One can observe that identity language is increasingly being used as a reactionary counterdiscourse espousing nationalist identity without accusing Gauck or other progressive advocates of culture and identity of being “essentially” reactionary. It is, however, clear that identity has become a treacherous and contested terrain. The discourse of identity as subjective liberation is shadowed by its vitiation of the language of objective historical reflection; identity’s utility in imagining new possibilities for freedom is complicated by its instrumentalization for the purposes of identifying enemies and inventing collective antagonisms. For this reason, it is useful to pay attention to Adorno’s original complaint, his insistence that it is incumbent on theory to distinguish more clearly among positive and negative, subjective and objective uses of identity within the non-identical fields of culture, society, psychology and law. Just as in 1958 Isaiah Berlin found it necessary to distinguish between “two types of liberty,” positive and negative, in order to understand the relation of liberty to concepts of law and the state, so it seems increasingly important to distinguish positive from negative identity in order to analyze its subjective and objective dynamics.14 Identity, far from being self-identical, is not one.

Positive and Negative Identity: Subject Becomes Object

This book argues that identity was born to be a more dialectical, interdisciplinary, and objective concept than what it has become. It argues furthermore that one can see the lineaments of an alternative history of identity in the critique of subjectivity, alterity, and racism articulated in the exile writings of Theodor Adorno. Adorno’s approach to psychology and sociology, epistemology and ontology, law and politics, an approach based on an understanding of the conflicted non-identities within all assertions of identity, holds untapped promise not just for the theory of domination and emancipation but for our understanding of the relation between individuality and public life, science and expression.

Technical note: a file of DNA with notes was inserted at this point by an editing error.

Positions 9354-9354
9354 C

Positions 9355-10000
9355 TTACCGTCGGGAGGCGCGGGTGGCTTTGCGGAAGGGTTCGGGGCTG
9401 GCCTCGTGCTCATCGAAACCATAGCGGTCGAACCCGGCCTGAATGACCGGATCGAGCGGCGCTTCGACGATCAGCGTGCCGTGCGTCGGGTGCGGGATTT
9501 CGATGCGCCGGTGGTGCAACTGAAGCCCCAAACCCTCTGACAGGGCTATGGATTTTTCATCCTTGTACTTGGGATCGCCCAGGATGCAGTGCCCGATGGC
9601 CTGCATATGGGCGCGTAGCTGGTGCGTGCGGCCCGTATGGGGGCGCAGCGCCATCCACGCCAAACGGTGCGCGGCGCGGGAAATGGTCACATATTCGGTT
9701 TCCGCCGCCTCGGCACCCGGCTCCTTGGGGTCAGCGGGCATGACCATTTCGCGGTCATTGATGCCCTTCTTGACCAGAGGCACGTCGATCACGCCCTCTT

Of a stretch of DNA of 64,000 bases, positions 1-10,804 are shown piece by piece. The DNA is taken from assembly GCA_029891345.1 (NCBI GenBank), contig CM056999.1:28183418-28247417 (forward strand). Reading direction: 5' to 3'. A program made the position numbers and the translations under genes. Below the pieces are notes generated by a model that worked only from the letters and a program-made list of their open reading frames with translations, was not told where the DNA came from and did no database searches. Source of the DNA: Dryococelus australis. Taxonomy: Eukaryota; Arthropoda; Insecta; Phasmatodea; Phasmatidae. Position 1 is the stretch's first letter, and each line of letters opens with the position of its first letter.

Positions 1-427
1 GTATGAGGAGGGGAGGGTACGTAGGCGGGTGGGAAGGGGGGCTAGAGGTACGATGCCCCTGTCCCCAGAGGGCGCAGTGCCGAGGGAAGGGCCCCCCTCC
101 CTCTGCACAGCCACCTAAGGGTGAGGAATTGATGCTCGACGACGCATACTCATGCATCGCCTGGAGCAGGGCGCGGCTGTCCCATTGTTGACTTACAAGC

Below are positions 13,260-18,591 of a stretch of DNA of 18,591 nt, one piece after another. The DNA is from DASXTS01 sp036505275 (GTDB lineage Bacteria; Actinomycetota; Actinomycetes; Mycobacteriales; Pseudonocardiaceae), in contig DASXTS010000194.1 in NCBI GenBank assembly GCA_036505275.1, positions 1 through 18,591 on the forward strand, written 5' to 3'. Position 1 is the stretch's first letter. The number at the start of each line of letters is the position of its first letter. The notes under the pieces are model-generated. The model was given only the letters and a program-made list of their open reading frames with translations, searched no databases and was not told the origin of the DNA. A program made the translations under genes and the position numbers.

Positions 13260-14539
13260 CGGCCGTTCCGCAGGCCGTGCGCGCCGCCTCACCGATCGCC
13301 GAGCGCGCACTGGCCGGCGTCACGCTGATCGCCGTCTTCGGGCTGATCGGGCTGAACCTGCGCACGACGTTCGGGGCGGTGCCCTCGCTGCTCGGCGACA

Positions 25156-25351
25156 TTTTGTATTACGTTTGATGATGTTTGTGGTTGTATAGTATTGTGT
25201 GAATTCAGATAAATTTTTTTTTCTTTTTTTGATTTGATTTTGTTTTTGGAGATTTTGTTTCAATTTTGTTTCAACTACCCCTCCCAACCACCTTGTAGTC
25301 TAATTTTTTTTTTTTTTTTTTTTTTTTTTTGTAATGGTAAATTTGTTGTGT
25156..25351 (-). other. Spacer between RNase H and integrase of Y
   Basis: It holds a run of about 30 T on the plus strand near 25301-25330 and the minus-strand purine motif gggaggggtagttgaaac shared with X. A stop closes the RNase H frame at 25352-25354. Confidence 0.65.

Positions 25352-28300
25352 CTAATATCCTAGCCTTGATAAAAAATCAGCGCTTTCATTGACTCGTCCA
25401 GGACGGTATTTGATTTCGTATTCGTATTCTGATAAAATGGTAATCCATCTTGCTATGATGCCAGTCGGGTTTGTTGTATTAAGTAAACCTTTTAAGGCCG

The narrow historical and linguistic claim for this argument has to do with the history of the word “identity” itself. Though Erik Erikson became the most celebrated promoter of the concept of identity, he had himself adopted the term “identity” from Erich Fromm’s 1941 international best-seller Escape from Freedom. This book was also an important starting point for Adorno. Having been Fromm’s junior colleague and rival at the Frankfurt Institute for Social Research, Adorno objected to what he saw as Fromm’s romanticization of unalienated subjectivity in the figure of the “Renaissance Man.” Rejecting this notion of identity, Adorno built his core critical ideas around a negative articulation of Fromm’s hopeful invocation of a self strong enough to resist the crushing power of capitalism and fascism. Starting with the assertion that investigation of the “I” needed to be accompanied by an investigation of the “not-I,” Adorno began to explore the implications of the idea that modern philosophy and social thought had ascribed too much power to the subject and to subjectivity and had not devoted enough effort to saying what subjectivity is not. Though Adorno’s engagement with this question began with—and crucially, never lost sight of—the political problem of how capitalism nurtures fascism within itself, Adorno’s analysis quickly went beyond the areas Fromm addressed. Adorno criticized all invocations of essential and pure origins, and he carried this critique over from the realm of political analysis to philosophy and the theory of science—to approaches to perspectival disciplinarity and logical non-identity. Startlingly, Adorno warned not only against the reactionary possibility of political arguments based in identity but also against any judgment grounded in the self rather than in the object: